I recently came across an article by Albert Mohler entitled “Why Can’t Christians Just Join the Revolution”. While this post is over a month old, first published by Courier Journal of Louisville, Kentucky on November 4, 2015, it was reposted on December 2 to the twitter page of Southern Baptist Theological Seminary. This is really no surprise as Dr. Mohler is the president of the seminary.
What was surprising, however, is the rhetoric used by Mohler in his argument. This, specifically, is what I want to address here. Before doing so, I want to be clear:
I am not, here, making an argument for or against same-sex marriage.
While I disagree greatly with many of his theological/ideological commitments, my goal here is to examine what Mohler’s rhetoric can teach us. In order to accomplish this, I will first offer a brief synopsis of Mohler’s argument. Before considering my words, I encourage the reader to familiarize themself with Mohler’s article first.
The main points of Mohler’s argument can be represented by expanding upon a series of direct quotes. Keep in mind, each of these quotes represent Mohler’s own words. In this post, Mohler invests his time in explaining why, he believes, Christians cannot accept same-sex marriage. Mohler opens by declaring:
It’s not that we don’t understand the arguments – we just cannot accept them.
Here Mohler argues that his approach is not about “being on the right side of history”, but is instead about being on the right side of the Bible. He equates the latter with being morally right in general. As such, he believes Christians cannot simply “redefine Christian morality, marriage, and doctrine” because society thinks we should. That would be tantamount to what those who embrace “liberal theology” do.
This must be avoided because, as Christians:
We do not see the Bible as a mere collection of ancient religious writings that can be disregarded or reinterpreted to mean something other than what it says.
Mohler supports this by arguing the truth of Scripture is tied up in its absolute Inerrancy. Inerrancy and Inspiration are interdependent concepts, thus one cannot exist without the other. The Bible must be “what it claims to be”. Thus the Bible contains clear and specific truths that are unchanging because, as Christians:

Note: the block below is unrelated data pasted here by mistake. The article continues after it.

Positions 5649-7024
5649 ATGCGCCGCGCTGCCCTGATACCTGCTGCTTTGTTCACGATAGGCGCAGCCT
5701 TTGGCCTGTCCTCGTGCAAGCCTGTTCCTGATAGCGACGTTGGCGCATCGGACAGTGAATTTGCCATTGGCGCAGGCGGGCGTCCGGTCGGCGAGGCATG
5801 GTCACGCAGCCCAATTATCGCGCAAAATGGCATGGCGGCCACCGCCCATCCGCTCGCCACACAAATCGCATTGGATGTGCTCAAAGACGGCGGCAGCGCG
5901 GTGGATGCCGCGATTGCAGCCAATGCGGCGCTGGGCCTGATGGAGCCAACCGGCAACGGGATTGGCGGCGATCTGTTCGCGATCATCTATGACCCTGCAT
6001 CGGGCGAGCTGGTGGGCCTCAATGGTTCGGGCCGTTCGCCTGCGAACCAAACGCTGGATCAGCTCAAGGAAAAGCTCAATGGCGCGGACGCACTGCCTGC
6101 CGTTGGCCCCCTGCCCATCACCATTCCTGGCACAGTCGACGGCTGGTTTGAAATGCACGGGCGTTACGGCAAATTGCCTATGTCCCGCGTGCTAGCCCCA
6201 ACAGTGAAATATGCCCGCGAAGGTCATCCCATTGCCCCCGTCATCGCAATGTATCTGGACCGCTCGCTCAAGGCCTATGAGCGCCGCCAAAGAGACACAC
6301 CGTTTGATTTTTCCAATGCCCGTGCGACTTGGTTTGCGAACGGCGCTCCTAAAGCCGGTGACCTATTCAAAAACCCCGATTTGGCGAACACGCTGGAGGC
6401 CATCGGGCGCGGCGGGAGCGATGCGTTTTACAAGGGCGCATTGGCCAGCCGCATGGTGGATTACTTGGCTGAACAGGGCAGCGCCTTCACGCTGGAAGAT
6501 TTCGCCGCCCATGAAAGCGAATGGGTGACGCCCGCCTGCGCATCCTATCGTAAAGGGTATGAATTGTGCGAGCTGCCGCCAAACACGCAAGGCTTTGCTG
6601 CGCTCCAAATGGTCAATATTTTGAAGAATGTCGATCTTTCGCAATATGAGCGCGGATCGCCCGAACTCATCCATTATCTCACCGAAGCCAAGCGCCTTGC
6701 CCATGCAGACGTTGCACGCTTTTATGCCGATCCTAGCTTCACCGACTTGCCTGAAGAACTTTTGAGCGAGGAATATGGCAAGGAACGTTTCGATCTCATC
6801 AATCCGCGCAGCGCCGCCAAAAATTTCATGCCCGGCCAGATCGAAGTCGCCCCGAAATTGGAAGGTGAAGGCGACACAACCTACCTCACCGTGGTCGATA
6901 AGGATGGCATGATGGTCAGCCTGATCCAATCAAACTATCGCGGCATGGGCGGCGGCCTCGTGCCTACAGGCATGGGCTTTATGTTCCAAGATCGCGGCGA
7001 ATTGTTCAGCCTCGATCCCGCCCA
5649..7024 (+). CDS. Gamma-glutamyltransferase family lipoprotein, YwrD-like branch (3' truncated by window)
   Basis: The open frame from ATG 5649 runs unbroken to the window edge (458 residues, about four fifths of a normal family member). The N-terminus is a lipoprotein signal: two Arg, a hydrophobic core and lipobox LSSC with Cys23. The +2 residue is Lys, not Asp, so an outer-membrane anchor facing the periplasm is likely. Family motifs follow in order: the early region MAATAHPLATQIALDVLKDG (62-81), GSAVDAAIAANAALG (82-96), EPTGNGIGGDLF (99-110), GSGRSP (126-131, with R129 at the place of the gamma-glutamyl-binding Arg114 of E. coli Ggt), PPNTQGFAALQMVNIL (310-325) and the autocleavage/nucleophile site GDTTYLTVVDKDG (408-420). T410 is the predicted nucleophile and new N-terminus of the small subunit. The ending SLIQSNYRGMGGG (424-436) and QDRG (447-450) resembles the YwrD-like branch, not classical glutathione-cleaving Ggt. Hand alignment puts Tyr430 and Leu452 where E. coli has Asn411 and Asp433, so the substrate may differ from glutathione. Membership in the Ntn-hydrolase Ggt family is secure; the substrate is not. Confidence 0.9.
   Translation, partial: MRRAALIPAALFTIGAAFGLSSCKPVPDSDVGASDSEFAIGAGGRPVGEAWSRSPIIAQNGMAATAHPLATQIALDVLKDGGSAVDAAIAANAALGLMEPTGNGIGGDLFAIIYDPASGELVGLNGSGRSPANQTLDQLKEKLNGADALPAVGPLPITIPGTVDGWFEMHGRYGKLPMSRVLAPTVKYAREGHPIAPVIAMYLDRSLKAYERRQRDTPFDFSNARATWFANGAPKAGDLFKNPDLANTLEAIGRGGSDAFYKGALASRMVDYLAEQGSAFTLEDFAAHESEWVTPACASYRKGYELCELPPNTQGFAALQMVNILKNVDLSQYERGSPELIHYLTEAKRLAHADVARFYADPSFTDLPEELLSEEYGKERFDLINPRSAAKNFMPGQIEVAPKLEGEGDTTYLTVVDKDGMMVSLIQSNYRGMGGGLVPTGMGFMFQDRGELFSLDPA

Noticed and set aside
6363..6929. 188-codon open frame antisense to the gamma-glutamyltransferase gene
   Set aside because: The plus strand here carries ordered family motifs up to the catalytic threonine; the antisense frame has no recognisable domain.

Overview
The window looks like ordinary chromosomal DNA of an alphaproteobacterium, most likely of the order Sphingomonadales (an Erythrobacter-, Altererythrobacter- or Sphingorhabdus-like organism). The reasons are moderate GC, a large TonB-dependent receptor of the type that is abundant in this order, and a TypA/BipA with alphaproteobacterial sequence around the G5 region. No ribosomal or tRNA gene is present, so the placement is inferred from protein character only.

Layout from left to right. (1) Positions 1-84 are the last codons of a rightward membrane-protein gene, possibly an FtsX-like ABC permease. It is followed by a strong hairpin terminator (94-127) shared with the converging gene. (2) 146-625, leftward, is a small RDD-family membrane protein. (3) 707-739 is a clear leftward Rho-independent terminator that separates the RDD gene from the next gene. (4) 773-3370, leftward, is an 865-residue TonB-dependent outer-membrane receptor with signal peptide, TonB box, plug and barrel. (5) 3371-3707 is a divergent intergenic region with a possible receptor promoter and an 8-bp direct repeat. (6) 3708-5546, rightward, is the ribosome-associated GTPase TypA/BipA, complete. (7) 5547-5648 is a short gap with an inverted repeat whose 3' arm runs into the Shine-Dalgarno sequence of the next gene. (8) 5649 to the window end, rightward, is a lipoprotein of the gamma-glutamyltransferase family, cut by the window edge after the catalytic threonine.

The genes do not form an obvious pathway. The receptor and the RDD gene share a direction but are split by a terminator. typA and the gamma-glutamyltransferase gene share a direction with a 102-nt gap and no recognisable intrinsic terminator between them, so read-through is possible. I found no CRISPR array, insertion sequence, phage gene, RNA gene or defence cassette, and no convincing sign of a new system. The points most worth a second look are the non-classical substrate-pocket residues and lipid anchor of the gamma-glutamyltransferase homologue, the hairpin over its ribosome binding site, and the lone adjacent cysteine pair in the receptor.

We believe that Christianity is defined by what the Bible calls “the faith once for all delivered to the saints.”
Thus, his opinion on same-sex marriage is the same position supported by the historic faith of Christianity for 2,000 years. Because the historic, 2,000 year old teachings of the Church are true, they are also the only way to true life and happiness. Or, to put it differently:
We are not merely opposed to same-sex marriage because we believe it to be contrary to Scripture; we believe that anything opposed to Scripture cannot lead to human flourishing.
The “liberals” may be able to abandon this, but those who affirm Scripture as the inerrant word of God, those Mohler labels Christians, cannot. They cannot abandon this “historic” teaching of Christianity on same-sex relationships because:
[I]n so doing they are abandoning, not only the clear teachings of the Bible but also the essence of the Gospel of Jesus Christ.
The Bible tells a story of creation, fall, and redemption that cannot be changed. To question the story is to disobey Scriptural teaching and present “another Gospel”. Holding to the “historic” Christian faith may lead to marginalization, but those who hold to these beliefs can rest assured they hold to the only true teachings of Christianity. Christians must not allow themselves to become secularized like the liberal denominations who are more concerned with being remembered as the “good guys” than with preserving faith in the “clear teaching” of Scripture.